Essay: On Greta Gerwig’s movie adaptation of Little Women
The sixth movie adaptation of Louisa May Alcott’s Little Women (first published in 1868), which released commercially on 25 December, incorporates contemporary feminist terms and expressionsUpdated: Jan 17, 2020 17:54 IST
The sixth movie adaptation of Louisa May Alcott’s Little Women had its worldwide premiere at New York’s Museum of Modern Art on 7 December 2019, releasing commercially on 25 December, 2019. Wikipedia reports that as of 5 January, 2020 it had grossed $80.4 million globally and a recent NPR survey indicates its continuing global appeal in diverse formats: seven television adaptations of Little Women between 1939 and 1970 and four TV adaptations since, including two animated versions on Japanese television, a Broadway play in 1912, a ballet in 1969, an opera in 1998, and a Broadway musical in 2005.
Little Women was first published in 1868, its sequel Good Wives a year later. In 1880, the two novels were republished as one though they continued to appear separately as well. Alcott published a third book in the series, Little Men (1871), while the fourth and last (Jo’s Boys) appeared in 1886. The four March sisters Margaret (Meg), Josephine (Jo), Elizabeth (Beth), and Amy are the little women who begin the first novel and the title denotes the conflicted period between girlhood and womanhood, something both the book and its recent movie adaptation highlight.
In its own time, Little Women was a runaway success. Building on the story of her own family, Alcott produced fiction grounded in the real world, foregrounding women without patronizing them. While domesticity remained central to her women’s lives, Alcott gave them a space within their daily grind and suggested that women need not be constrained by their limited choices. The idea that women could do something with their lives besides marry was new to America even though in another continent Jane Austen, the Bronte sisters, and George Eliot had already debated these issues. Greta Gerwig’s recent film mentions the Brontës just as it incorporates contemporary feminist terms and expressions into its script, but in Alcott’s own time the choices allowed women were few and far from easy. Jo’s would-be publisher Dashwood is categorical about not allowing spinsters in his publications: a woman would have to be married, or dead. Dashwood mirrors the generally accepted view of the time, and the hotheaded, outspoken, impetuous, independent-minded Jo March who says she will never marry is easily the most radical of Alcott’s women. Jo has often been seen as Alcott’s alter ego – in the latest movie version she is even cast as the author of Little Women.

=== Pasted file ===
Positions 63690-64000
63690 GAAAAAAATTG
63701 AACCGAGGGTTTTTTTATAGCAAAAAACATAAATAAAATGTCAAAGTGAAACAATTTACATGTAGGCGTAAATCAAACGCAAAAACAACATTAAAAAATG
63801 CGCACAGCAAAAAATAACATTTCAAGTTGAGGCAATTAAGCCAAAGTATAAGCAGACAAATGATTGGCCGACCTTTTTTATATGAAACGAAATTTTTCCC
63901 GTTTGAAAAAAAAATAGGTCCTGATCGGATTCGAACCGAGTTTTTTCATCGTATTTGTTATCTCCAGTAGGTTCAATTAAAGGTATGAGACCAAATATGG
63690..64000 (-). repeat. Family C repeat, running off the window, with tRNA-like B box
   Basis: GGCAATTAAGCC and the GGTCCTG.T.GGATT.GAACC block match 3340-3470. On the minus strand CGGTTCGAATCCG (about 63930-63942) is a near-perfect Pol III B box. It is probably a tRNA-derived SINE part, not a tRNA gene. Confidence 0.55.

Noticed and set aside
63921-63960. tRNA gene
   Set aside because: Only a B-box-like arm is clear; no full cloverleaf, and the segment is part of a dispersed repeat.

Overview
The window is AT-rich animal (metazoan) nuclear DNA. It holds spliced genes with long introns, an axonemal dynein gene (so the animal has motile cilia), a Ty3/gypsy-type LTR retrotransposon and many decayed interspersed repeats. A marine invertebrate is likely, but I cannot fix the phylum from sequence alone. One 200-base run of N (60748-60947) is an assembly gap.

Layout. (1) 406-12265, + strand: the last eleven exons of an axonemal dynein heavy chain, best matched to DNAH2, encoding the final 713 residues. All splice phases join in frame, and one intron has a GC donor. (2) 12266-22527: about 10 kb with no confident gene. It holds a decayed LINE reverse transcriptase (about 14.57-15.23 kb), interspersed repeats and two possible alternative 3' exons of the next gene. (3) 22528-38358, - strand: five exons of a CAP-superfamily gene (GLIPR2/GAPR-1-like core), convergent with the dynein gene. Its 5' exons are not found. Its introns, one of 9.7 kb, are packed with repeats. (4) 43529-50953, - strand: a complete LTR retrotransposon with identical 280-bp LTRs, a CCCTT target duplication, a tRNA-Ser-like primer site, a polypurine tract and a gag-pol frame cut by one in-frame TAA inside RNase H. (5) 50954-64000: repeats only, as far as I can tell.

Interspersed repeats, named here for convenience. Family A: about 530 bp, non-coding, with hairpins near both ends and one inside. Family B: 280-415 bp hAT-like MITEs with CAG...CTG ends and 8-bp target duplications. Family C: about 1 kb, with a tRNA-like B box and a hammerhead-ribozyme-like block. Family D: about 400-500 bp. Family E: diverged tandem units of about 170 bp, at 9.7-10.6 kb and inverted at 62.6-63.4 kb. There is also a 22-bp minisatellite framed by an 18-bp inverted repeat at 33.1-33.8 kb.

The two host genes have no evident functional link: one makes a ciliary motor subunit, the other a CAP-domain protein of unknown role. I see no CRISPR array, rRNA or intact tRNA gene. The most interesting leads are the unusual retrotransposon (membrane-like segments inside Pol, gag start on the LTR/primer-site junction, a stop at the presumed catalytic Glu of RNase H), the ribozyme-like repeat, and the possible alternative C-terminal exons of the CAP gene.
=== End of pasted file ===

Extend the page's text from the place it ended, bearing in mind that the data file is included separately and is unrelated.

A reviewer has pointed out how Little Women was marketed as “A Very Charming Book For Girls” in the Chicago Tribune’s classifieds, promising something “fresh, sparkling, natural, and full of soul.” This early marketing puff was undoubtedly the work of Alcott’s publisher but she acknowledges her own complicity when she says elsewhere in her writing that she could not have afforded to starve on praise. Gerwig has cleverly plucked out this statement and given it to Jo March in the movie, thereby pinpointing the universal dilemma (more acute than ever today) of an artist in a market-driven world. This detail is worth mentioning because, as the feminist perspective evolved, Little Women was critiqued for valorizing values considered “womanly”. Yet, as feminist critics acknowledged, Alcott’s work was revolutionary precisely because it did not falsify her social context but worked through her heroines to voice her principal concerns.